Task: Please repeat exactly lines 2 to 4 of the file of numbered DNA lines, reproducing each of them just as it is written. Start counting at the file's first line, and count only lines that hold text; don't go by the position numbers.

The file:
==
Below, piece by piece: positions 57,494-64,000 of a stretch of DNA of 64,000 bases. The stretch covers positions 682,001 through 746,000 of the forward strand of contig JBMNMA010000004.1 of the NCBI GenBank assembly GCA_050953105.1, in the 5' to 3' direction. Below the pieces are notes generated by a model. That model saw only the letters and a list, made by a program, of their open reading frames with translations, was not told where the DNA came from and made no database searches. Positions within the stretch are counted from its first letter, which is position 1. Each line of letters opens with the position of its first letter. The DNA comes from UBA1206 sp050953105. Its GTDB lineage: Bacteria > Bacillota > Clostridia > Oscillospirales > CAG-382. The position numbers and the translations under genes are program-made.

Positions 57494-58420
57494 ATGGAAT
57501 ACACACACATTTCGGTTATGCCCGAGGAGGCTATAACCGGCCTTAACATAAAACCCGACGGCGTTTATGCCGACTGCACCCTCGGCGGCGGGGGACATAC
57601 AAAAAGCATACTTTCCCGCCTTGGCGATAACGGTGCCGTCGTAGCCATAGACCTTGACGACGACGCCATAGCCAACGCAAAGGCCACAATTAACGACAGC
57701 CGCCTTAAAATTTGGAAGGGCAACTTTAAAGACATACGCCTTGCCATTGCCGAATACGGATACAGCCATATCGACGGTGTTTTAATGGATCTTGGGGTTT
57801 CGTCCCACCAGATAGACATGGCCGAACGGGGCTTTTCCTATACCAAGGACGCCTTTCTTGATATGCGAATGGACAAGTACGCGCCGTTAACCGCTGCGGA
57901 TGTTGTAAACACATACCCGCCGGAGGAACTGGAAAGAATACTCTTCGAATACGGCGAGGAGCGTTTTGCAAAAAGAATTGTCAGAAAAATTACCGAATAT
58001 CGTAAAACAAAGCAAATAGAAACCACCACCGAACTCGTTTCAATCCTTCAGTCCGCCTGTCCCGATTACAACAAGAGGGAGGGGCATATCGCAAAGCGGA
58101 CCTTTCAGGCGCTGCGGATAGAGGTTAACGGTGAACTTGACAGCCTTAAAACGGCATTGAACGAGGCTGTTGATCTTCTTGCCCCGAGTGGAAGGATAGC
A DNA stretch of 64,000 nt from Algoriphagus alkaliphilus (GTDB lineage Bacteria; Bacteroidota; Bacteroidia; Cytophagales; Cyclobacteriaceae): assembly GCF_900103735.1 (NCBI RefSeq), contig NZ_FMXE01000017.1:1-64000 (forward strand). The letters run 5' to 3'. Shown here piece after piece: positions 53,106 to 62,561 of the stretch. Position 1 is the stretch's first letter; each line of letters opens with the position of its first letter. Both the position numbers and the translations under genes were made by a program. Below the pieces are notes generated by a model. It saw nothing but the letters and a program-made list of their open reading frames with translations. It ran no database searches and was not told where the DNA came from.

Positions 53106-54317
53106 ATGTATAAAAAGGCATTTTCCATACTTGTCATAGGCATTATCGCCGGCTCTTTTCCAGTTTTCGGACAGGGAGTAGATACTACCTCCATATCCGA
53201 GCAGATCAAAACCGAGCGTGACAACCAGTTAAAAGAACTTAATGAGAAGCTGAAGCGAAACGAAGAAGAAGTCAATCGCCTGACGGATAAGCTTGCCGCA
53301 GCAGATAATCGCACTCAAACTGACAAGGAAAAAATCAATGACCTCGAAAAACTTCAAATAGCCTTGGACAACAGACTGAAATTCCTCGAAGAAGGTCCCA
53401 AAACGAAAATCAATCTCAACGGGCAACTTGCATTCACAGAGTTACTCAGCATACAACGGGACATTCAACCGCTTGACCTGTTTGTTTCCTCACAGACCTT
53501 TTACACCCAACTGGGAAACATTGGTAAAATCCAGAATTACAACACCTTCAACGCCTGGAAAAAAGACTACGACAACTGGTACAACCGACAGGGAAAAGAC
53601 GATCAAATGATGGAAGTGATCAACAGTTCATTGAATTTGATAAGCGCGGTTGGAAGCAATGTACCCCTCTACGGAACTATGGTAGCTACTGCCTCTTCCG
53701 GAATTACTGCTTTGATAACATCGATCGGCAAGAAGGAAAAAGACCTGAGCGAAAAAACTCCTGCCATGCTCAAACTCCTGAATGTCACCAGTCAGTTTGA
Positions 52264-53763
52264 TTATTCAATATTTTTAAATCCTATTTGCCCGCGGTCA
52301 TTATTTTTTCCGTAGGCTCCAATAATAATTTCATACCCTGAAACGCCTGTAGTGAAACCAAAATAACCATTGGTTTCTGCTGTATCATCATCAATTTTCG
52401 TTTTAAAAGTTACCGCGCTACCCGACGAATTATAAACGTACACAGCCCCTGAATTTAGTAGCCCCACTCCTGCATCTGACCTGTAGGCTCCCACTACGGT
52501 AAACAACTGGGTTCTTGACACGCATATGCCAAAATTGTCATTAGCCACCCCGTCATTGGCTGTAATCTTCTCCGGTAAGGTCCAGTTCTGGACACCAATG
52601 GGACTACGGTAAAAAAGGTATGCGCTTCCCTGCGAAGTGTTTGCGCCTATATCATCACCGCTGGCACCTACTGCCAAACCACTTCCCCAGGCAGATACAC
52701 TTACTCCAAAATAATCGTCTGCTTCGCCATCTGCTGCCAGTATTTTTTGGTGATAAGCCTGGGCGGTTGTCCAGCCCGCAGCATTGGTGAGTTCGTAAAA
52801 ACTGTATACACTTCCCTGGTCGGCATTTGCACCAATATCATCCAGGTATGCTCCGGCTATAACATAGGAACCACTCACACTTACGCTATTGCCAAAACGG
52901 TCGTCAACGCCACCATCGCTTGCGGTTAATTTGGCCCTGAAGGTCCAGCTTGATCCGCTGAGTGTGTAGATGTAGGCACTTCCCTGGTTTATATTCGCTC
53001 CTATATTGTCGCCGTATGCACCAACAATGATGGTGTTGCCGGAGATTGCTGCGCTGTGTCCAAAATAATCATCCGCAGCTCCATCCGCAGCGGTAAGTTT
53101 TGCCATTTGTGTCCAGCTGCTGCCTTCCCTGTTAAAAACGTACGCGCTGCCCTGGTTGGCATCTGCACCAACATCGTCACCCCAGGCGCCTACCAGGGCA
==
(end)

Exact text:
Positions 57494-58420
57494 ATGGAAT
57501 ACACACACATTTCGGTTATGCCCGAGGAGGCTATAACCGGCCTTAACATAAAACCCGACGGCGTTTATGCCGACTGCACCCTCGGCGGCGGGGGACATAC